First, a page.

Ramen is rapidly becoming a global phenomenon. Even when JAPAN Forward visited the Ramen Show in October 2018, our reporters met chefs who were conducting research for a pop-up store in New Orleans.
Opinions differ, but with between 40,000 and 50,000 ramen shops around Japan, where does one even start? How do you avoid the popular chains and find the authentic experience?
To understand more about this phenomenon, at JAPAN Forward we sat down with Brian MacDuckston, a published author and expert in Ramen. Brian initially came to Japan to teach English. Ten years later, however, he travels around the country to eat ramen as his full time job. Look for his blog section on our website in the coming weeks.
How it All Began
With a blogger and vlogger extensive experience, it’s always interesting to meet the real personality behind the public persona. Right from the outset, it’s clear he is not your average American in Japan. Even his business card makes this point. It reads the eloquent description: “Brian MacDuckston, I eat a lot of ramen.” Tall in stature, but soft spoken in countenance, the writer shared with us how in 2008 his journey began.
“I came to Japan to teach English, and I had loads of time. So I had the time to go to all these ramen places that had queues, and line up.”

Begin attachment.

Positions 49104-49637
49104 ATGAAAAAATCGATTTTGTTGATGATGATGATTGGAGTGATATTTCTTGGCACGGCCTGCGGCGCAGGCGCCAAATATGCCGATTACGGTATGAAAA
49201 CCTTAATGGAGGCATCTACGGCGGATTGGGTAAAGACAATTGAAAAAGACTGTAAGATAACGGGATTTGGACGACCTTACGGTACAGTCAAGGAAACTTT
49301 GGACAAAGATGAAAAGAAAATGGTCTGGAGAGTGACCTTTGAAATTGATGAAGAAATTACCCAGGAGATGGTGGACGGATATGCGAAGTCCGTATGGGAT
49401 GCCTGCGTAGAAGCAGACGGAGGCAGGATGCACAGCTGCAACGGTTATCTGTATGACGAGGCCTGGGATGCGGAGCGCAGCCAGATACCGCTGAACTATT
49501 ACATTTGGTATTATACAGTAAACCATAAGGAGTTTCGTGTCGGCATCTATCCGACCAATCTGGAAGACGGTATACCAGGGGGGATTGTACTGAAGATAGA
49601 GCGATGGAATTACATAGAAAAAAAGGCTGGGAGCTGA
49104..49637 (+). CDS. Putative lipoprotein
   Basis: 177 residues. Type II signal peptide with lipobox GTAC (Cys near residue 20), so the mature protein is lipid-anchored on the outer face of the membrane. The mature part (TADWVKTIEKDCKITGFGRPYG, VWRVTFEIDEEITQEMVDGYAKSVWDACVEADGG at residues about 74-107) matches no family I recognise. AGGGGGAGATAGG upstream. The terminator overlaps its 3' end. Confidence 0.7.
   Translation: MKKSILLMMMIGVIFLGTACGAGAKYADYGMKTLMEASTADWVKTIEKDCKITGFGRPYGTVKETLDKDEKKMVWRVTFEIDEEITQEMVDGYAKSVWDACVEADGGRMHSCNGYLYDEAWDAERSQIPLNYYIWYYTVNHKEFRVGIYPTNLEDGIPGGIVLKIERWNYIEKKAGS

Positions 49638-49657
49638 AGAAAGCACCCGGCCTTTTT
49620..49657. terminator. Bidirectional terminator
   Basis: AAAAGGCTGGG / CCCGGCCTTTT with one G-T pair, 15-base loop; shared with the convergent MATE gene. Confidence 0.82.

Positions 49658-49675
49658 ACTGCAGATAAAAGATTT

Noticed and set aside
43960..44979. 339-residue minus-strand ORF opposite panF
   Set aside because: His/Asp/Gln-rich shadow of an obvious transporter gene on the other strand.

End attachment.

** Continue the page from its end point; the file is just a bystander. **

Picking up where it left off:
Strikingly, MacDuckston wasn’t afraid of the language barrier. “Many just end up at Ichiran or Rokurinsha. These places are good, but there are also other places. There is information out there. You can look it up in Japanese, and as long as you have the characters written down, you can do something with it.”
So where does a ramen expert find his information? To quote a couple of examples, he first names Tabelog, the popular Japanese website which is based on customer reviews. At the same time, he also goes to the Ramen Data Bank, a ramen database website started by Hiroshi Osaki, who calls himself the “the man who has eaten most ramen in Japan.”
For someone who has come to Japan only recently, it’s intriguing that a website like Tabelog can provide such accurate information. After all, in Europe and the U.S. we might use websites like TripAdvisor or Yelp, but they are not always foolproof.
Brian MacDuckston has an explanation for this as well: “In America, it’s only recently that people have started identifying themselves as “foodies” – people liking good food. So now when people come to Japan, if they want the foodie experience, they will eat ramen. On the other hand, in Japan it’s normal to be a foodie” he explains smiling.
Michelin Stars, Weird Ingredients and Changing Trends
So it began that MacDuckston started his blog, Ramen Adventures, more than 10 years ago. Since then he has also done a YouTube channel.
Truth be told, many of us have probably accidentally ended up watching him while searching for ramen on YouTube. Notably, his video on Tsuta Ramen, the first ramen restaurant in Japan to receive a Michelin star in 2016, has had more than 700,000 views.